BY ZACH REES
This is not so much a story about the game of football as it is a story of the people who religiously follow it. In particular of three groups, culturally and geographically a world away, brought together by the quest for glory on the European stage.
March 4th, 1992: Lisbon. The No Name Boys make their first appearance at Benfica in the south corner of the Estadio da Luz and the claque scene in Portugal gains its newest group. Formed out of disagreements with the original Benfica claque group Diabos Vermelhos (Red Devils), the No Name Boys immediately made their mark. Distancing themselves from the typical “Ultras” movement originating from Italy, they created a new and unique style of support in Portugal based on anonymity. Unlike other groups there, they are shrouded in secrecy with no known leader, website or open supporters’ group.
Roughly 3,000 kilometres away in Croatia a very different story was unfolding for the eternal rivals of ultras groups from Dinamo Zagreb and Hajduk Split. The Croatian war of independence was in its first year after the collapse of Yugoslavia in 1991. The war is often said to have originated from a pitch riot in Zagreb between Dinamo Zagreb’s ultras, the Bad Blue Boys, and Red Star Belgrade’s ultras, The Delije: something the Bad Blue Boys are very proud of. Hajduk Split’s ultras, Torcida Split (whose name originates from the Brazilian and Portuguese words for supporters), were also struggling as their country was plunged into a bloody war. Due to the Portuguese name “Torcida” the No Name Boys raised a banner that spelled “FREEDOM FOR CROATIA” at one of their league games, beginning one of the strongest alliances of ultras in Europe.
Fast forward to 1994 and the alliance, through tragedy, grew even stronger. In September 1994 Benfica and Hajduk Split were due to play each other in the Champions League. The No Name Boys, despite travel warnings due to the on-going war, made the 3,000km drive to Split. Not only did they gain the respect of the Torcida but also their admiration. Not many away fans attended games in the former Yugoslavia during the war and for a group of supporters to throw caution to the wind was met with positivity from the Croatians. Unfortunately, on the drive back to Portugal, three No Name Boys – Jorge "Gullit" Maurício, Ana Rita Fernandes and Laurentino "Tino" Soares ‒ died in a car accident in Merida, Spain. Gullit played a large role in the formation of the No Name Boys and his loss was felt by all that associated themselves with the group. The Torcida were also heavily affected by the deaths and for the return leg placed a floral wreath in front of the No Name Boys in the Estadio da Luz, and thus the alliance turned to a friendship, a legacy which is still felt today.
In the 25 years since that tragedy the No Name Boys and the Torcida have regularly attended each other’s fixtures. Torcida fans and flags can often been seen at Benfica home games and ‘No Name Boys’ is often seen in the Stadion Poljud. It is in their European fixtures, however, that the friendship is strongest with both sets of fans supporting and travelling to each other’s away fixtures across the continent. When Benfica visited Manchester United accompanied by Torcida in 2011 they held up a banner which read “do you remember 1/27/1980? Hajduk 6-0 Man Utd” in reference to their friends’ historic triumph over the English giants. Similar instances have occurred across the continent in Austria, Spain and Germany.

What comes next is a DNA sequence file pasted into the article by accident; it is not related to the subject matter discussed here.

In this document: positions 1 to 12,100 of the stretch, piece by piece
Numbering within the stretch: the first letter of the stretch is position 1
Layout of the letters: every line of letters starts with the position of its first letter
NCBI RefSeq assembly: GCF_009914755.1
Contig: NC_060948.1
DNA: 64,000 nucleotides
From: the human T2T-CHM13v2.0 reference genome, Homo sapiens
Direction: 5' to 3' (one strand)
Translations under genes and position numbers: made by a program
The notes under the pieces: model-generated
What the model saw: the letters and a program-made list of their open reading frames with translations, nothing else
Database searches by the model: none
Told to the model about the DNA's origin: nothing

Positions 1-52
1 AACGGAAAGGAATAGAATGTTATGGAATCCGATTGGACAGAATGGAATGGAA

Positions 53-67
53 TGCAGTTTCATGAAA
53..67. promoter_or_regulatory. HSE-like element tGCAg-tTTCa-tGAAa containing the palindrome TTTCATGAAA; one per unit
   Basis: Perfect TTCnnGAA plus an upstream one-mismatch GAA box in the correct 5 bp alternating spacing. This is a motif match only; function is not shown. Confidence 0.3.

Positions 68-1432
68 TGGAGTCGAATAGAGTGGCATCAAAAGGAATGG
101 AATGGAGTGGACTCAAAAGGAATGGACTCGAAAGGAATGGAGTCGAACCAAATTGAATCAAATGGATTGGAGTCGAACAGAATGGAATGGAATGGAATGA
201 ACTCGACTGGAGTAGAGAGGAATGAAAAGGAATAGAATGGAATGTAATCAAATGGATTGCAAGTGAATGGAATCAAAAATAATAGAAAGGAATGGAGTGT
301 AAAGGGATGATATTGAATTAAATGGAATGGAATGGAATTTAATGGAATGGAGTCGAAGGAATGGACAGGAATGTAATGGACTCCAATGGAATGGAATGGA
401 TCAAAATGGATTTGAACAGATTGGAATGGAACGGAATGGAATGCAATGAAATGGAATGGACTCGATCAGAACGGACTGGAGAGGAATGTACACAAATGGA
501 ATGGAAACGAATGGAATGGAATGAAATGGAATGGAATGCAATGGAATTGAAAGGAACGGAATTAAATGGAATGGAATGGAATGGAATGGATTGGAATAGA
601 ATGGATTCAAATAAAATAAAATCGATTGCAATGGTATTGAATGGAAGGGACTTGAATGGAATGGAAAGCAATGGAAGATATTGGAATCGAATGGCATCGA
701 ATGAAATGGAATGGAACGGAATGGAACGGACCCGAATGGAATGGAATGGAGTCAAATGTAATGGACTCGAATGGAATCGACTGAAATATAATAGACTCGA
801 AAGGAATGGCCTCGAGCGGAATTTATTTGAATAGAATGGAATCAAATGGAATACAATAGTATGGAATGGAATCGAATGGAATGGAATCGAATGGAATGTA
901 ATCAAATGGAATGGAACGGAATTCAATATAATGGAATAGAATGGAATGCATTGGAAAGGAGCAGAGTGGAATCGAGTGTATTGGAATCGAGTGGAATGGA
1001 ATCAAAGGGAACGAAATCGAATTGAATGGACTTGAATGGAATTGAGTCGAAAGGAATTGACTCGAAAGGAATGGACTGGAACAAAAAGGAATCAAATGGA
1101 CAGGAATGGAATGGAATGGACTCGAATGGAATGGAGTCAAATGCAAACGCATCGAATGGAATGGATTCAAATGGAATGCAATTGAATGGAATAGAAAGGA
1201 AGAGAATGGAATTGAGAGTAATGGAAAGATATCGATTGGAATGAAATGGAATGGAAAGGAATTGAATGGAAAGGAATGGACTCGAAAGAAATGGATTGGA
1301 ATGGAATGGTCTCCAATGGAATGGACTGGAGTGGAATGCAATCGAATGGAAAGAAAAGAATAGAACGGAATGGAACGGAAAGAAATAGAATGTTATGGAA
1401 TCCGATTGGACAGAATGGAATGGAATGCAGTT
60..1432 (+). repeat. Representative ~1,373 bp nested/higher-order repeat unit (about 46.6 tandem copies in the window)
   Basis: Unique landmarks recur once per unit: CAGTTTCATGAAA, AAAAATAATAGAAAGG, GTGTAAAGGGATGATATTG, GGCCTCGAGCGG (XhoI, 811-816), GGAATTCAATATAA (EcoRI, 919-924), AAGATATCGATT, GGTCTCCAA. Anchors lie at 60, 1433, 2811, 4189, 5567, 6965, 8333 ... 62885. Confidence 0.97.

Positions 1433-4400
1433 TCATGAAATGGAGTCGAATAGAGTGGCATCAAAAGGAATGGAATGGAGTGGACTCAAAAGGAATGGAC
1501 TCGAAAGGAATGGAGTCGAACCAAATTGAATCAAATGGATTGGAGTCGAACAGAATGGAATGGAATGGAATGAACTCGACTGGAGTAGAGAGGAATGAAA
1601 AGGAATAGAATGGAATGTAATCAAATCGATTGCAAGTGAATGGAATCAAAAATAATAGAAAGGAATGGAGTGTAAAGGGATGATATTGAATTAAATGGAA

Which brings us to now, March 14th, 2019. Twenty-five years after the formation of the alliance, Torcida’s arch rivals, The Bad Blue Boys of Dinamo Zagreb, are in Lisbon to play Benfica in the last 16 of the Europa League. Suddenly, a game between a team from Lisbon and Zagreb has become a derby; an eternal derby. This wasn’t a fixture that the Torcida could miss and according to reports almost 200 travelled from Split to support Benfica against Dinamo. “This is as much our derby as it is theirs” said one Benfica fan with the atmosphere inside the Estadio da Luz on matchday was palpable.
As the game kicked off many Torcida flags could be seen from the away end, compelling the visiting Bad Blue Boys into various chants against the No Name Boys and Torcida. The police presence around them was higher than usual; this wasn’t just any old Europa League fixture. The away end rocked for the entire 120 minutes despite Dinamo losing 3-0. The passion and ferocity of both sets of fans was channelled through their 25-year connection to each other, culminating in a spectacle of fan culture rarely seen.
On the way out of the Estadio da Luz, the Bad Blue Boys felt like not only had they lost to Benfica but also to Hajduk and scuttled off to drown their sorrows in the cervejarias of Lisbon. Spending time with some of the Bad Blue Boys was a reminder of the power of football. At the end of the day, it is simply 11 people kicking a ball into a net, but to the ultras it is the shared experience of rivalry, tragedy, war and friendship. Lisbon, Zagreb and Split will always have this unique relationship. They are bound to each other, for better or for worse.
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